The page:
Neurons were recorded from the area of primary somatosensory cortex responsive to whisker deflection. In this area, the thalamic inputs to Layer IV are segregated into discrete areas, called barrels, which form the basis for the cortical columns. The neurons in Layers II/III of this area receive inputs from the principal whisker, as well as whiskers surrounding the principal input. Using this as a model system, we found that the responses to distal inputs (second-order surround whiskers) are more distorted by plaque-burdened cortex than inputs form the principal whisker. The major effect is the lowered contribution of the surround areas to the receptive field, indicating that the distortion of the sensory response increase with the distance traversed by the sensory afferents to the cortical column containing the neuron. The results of these experiments have important implications for Alzheimer's disease suggesting that the cortical spatial maps of the sensory environment are distorted.

In addition, since plaques and/or soluble amyloid-ß may have a direct effect on intrinsic electrophysiological properties (such as voltage-dependent conductances), we measured input-output relationships of cortical neurons from the barrel cortex of transgenic and control mice by injecting a series of positive and negative current pulses through the intracellular recording electrode and measuring the resulting voltage deflections. No apparent differences were observed in the I-V curves of the neurons from control and transgenic mice. These results, taken with those described above demonstrate that synaptic deficits, rather than changes in the intrinsic neuronal properties, are the origin of the altered neuronal responses in AD brain circuits.

A further finding was that the plaques distort the cortical structural organisation in the primary somatosensory cortex which is responsive to whisker deflection. In this area, the thalamic inputs to Layer IV are segregated into discrete areas called barrels, which form the basis for the cortical columns. Immunohistochemical studies on transgenic mouse cortical circuits with thioflavine-S revealed that the plaques distribute in barrels and even more frequently in the interbarrel septae. These data support the idea that horisontal spread of cortical information, i. e. from one receptive field to the adjacent ones, is affected by the presence of the plaques.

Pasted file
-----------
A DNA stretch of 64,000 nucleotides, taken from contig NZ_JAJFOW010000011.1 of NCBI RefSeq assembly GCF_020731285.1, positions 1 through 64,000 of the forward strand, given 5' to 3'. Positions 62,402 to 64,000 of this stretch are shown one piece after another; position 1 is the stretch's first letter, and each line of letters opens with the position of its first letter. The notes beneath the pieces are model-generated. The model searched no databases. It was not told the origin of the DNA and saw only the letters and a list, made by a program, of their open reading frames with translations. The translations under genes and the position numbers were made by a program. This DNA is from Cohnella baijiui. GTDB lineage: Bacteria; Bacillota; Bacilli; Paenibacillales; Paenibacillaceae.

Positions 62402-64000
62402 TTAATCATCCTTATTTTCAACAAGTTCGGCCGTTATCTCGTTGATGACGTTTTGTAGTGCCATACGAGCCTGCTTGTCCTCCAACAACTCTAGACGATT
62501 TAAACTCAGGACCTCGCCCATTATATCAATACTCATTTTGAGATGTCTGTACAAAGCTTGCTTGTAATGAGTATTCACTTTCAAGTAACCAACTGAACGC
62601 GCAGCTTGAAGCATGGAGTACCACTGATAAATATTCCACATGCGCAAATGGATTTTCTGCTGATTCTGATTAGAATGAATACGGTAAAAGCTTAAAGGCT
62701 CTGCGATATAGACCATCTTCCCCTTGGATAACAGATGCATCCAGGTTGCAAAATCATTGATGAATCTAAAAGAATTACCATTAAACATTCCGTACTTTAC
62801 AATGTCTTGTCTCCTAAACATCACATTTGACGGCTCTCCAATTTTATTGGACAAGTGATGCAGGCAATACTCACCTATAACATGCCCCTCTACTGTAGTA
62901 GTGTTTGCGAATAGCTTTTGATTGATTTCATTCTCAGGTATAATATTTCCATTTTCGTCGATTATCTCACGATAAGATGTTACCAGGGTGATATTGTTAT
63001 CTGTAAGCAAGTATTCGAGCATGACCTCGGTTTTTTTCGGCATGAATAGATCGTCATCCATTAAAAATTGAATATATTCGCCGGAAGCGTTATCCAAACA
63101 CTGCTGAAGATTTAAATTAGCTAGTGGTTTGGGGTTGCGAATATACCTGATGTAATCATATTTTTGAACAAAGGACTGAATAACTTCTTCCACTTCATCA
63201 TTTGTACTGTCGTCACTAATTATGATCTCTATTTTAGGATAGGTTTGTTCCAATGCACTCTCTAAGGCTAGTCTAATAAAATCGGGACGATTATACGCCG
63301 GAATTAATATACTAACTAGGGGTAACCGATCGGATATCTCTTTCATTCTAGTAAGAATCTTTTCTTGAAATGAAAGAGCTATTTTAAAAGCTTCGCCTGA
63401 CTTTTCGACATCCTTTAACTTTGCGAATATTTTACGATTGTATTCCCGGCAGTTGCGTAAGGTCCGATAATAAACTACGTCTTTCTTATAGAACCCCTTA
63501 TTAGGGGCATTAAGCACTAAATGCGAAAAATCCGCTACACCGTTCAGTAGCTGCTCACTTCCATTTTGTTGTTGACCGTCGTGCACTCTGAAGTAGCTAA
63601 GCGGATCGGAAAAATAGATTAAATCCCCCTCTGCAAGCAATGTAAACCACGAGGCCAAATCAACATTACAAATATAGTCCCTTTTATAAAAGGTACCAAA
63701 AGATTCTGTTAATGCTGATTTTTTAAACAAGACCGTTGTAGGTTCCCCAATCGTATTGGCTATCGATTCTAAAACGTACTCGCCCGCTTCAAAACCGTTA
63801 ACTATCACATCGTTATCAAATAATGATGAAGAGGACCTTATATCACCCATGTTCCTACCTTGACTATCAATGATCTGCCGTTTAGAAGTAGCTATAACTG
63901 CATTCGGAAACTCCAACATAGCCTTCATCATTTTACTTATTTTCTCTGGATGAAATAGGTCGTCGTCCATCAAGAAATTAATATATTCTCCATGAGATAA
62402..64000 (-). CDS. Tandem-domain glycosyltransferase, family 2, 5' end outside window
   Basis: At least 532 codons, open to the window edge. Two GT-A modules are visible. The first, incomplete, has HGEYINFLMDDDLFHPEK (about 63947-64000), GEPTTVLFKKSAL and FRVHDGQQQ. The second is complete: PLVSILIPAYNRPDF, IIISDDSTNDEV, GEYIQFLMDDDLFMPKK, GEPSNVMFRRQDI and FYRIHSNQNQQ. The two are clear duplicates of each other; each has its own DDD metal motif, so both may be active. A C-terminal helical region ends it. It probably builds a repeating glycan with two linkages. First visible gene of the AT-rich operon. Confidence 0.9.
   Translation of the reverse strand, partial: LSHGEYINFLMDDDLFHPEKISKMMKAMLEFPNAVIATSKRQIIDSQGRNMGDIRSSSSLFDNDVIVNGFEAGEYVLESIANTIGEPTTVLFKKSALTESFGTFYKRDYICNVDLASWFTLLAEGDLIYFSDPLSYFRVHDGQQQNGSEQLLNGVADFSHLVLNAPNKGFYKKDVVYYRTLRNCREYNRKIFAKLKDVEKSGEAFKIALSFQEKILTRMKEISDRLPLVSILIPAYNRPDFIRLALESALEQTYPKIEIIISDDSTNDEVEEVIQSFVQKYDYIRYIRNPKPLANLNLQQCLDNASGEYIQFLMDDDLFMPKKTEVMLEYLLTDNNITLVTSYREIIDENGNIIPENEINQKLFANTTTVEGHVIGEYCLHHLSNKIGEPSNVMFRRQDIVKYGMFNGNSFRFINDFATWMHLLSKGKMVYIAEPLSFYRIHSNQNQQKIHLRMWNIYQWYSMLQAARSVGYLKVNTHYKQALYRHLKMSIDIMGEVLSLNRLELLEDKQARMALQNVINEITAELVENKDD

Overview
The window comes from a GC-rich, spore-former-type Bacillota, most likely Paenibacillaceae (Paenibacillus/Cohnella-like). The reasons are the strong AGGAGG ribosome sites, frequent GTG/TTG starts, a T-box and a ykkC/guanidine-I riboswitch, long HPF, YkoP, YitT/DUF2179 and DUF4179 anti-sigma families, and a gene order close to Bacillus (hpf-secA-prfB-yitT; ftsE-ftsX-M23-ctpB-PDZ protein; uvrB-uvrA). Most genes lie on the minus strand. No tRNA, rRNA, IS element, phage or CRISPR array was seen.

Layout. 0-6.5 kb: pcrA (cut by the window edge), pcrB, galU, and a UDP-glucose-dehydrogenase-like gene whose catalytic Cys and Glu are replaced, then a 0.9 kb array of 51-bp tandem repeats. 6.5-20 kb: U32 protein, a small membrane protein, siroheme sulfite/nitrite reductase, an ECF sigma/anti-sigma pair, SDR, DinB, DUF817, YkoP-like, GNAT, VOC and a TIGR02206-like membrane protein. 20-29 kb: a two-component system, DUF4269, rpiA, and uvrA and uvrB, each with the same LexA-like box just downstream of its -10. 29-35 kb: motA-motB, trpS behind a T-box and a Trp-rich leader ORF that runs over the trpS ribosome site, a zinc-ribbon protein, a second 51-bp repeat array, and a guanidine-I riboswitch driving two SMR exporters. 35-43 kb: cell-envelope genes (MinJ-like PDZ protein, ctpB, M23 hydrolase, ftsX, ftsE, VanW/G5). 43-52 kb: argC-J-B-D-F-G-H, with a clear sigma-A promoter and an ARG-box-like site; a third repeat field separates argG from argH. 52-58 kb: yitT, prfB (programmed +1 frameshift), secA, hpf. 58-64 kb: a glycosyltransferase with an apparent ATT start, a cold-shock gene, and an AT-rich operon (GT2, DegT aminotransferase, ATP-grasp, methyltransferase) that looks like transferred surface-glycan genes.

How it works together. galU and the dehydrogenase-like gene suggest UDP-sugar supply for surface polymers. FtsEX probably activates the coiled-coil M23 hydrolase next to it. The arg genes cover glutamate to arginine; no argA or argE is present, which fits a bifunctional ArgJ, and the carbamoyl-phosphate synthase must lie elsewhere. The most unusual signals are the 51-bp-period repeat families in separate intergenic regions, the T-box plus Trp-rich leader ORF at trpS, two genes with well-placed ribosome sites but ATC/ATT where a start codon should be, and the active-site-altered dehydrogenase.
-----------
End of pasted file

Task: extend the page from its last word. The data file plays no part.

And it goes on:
Next, we observed that the degree of neuritic curvature and dystrophy in the cortex is enhanced supporting the idea that amyloid-ß plaques impact neural system function by disrupting dendritic and axonal geometries, especially in the vicinity of dense core plaques.

Therefore, although we did not succeed in measurements at the level of the single synapse, we did succeed in measurements at the level of dendrites and axons, as well as subthreshold function.

All these results support the idea that the presence of amyloid-ß plaques disrupt the geometry and the structural organisation of the circuits with a direct impact on the ability of the circuits to propagate and process information determining possible network failures.

Taken together, these results have shown a significant deficit in synaptic function underlying changes in sensory properties of neurons in the neocortex in Alzheimer's Disease model mice. This is the first study showing such a deficit in relation to amyloid-ß plaques, providing significant support for the amyloid hypothesis of AD. In addition, we have separated the effects of the neuropathology from those associated with normal aging, which is a critical risk factor in the disease. This project has therefore increased our understanding of the morphological and physiological changes affecting neuronal structure and synaptic function in AD model animals, changes that may underlie some of the symptoms of Alzheimer's Disease.